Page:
Yes, And.


Saturday afternoon's rain found me title surfing on Netflix searching for the perfect movie in which to escape. Hmm...The Incredible Jessica James. Since I loved Jessica Williams on The Daily Show, I was in!

This Jessica, who is teaching playwriting to kids, invites her best friend, Tasha, to class. Tasha leads them in an improv game called “Yes, And.” Showing ‘em how it’s done, Tash and Jess’ scene grows outlandishly silly. Yet it is cohesive because they follow improvisational comedy’s number one rule: the performers must always accept each others' ideas, and build on them.

Having trained at Second City straight out of college, I got this hammered home by esteemed director, Michael Gellman, who’d bellow, “Are you trying to f#cking kill me?!!” upon every transgression of this rule. For reference, Gellman makes Dick Butkus look like a teddy bear.

Ok, so here’s a little test. Are you more likely to lean in and say “Yes, and...” when hearing new ideas? Or lean back and say “No, but...” Really think about yourself and try to answer honestly.

Entrepreneurship relies on wild ideas, dreaming big, thinking outside the euphemistic box, blowing up norms, taking huge risks and being relentlessly willing to fail - and in some cases have our loved ones think we’re insane bordering on masochistic.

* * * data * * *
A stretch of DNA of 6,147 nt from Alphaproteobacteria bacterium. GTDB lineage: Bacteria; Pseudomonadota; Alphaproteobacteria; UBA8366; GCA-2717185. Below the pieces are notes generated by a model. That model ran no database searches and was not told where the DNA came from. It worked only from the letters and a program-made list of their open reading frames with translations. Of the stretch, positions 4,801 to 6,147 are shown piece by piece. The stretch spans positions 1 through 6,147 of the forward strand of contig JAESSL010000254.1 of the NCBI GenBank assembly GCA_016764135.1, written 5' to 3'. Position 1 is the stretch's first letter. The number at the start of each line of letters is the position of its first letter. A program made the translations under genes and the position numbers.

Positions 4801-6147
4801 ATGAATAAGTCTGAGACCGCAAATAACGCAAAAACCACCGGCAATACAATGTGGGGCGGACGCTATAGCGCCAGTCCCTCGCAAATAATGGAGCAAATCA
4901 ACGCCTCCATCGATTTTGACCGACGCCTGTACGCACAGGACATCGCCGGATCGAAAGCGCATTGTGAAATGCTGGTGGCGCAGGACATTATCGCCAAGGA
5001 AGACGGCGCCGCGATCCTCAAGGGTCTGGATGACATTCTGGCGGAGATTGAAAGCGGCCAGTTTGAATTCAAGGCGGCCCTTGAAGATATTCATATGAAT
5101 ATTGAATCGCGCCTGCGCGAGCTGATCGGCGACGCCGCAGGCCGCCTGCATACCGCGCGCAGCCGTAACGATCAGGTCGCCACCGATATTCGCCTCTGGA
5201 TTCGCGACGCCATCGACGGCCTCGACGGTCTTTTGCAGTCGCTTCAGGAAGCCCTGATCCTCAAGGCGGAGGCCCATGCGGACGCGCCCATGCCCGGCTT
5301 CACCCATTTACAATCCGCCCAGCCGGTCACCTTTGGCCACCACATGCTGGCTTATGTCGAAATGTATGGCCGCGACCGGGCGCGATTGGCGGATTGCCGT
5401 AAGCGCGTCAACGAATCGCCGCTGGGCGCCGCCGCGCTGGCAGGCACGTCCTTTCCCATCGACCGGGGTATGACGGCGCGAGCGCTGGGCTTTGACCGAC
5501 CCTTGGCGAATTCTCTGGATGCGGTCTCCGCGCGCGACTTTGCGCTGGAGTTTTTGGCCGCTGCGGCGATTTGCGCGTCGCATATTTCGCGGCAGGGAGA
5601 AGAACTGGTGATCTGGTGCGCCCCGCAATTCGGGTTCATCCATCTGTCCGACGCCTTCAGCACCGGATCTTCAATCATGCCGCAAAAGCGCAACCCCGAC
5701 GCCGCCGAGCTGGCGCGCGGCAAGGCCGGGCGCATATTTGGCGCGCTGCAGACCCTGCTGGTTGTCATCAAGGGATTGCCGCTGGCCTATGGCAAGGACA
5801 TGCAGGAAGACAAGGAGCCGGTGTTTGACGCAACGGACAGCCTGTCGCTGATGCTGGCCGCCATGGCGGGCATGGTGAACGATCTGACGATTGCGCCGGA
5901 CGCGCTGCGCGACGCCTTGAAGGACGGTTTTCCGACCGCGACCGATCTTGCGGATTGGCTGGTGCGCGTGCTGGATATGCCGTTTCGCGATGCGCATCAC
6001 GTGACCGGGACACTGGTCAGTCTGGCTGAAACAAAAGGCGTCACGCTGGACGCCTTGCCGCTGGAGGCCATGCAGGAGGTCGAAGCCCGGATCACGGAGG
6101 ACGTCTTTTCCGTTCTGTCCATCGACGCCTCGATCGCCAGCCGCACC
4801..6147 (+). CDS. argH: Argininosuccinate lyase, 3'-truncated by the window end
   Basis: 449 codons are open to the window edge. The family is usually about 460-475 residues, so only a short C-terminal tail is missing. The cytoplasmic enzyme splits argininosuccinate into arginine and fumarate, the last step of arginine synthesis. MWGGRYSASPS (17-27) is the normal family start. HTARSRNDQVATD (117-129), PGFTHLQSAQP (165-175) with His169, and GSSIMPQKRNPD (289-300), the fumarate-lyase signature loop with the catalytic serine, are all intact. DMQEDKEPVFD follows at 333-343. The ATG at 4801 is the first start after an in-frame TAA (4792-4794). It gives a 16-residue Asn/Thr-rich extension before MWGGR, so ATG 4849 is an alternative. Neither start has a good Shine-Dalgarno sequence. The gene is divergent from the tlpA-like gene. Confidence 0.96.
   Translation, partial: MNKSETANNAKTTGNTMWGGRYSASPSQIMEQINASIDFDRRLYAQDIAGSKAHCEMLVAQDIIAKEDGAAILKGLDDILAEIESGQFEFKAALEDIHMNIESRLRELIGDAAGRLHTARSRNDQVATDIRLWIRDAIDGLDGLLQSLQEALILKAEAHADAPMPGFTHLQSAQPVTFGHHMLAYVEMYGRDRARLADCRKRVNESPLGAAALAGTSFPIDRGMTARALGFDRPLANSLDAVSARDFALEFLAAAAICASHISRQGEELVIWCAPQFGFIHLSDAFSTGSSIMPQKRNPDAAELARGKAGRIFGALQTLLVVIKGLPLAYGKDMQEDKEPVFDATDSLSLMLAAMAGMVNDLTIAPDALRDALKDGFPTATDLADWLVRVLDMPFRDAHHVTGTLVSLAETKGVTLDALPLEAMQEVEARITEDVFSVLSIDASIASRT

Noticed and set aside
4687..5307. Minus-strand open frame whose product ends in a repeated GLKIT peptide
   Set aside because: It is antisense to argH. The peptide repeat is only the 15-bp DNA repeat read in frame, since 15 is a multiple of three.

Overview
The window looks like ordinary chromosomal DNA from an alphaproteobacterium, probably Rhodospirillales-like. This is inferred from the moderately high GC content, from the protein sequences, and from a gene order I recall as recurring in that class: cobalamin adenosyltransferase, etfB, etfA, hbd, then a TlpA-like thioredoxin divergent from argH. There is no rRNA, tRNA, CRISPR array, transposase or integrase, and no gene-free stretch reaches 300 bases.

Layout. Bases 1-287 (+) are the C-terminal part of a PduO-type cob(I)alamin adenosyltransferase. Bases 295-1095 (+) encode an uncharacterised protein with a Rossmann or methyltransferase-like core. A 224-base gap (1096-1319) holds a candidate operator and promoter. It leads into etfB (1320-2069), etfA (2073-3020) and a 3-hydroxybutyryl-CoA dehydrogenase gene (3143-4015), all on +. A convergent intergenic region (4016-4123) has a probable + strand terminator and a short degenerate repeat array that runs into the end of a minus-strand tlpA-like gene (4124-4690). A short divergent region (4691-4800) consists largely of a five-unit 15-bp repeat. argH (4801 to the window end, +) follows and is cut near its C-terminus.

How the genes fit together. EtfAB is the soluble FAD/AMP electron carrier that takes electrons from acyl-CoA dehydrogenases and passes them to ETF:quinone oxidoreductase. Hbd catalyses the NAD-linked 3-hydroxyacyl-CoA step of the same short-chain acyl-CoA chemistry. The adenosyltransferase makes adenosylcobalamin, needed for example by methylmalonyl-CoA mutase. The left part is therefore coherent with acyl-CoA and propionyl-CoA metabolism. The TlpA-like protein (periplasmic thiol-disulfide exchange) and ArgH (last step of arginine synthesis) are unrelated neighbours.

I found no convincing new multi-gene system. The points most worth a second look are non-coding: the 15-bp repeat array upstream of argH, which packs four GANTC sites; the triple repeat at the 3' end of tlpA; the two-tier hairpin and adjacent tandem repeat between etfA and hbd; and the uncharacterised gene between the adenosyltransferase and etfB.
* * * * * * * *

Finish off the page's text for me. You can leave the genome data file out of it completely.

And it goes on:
Regardless of your above “yes" or "no" tendency, if you have any inklings or dreams of being an entrepreneur, I invite you to visit AE’s space. Ask one of our entrepreneurs to tell you about what they’re creating. Listen. Then build upon their ideas as if you’re really and truly a believer. Just go for it and see what happens. My guess is that something new will develop over the course of the conversation.

Einstein gave an address at Princeton Theological Seminary on May 19, 1939 which focused on the correlation between science and faith. I will leave you with his words which I believe to be gospel for creative ideation — scientific, artistic, entrepreneurial or otherwise - the definitive reason to say "yes, and"...

"One can have the clearest and most complete knowledge of what is, and yet not be able to deduct from that what should be the goal of our human aspirations."


Julie Engels
Executive Director of AE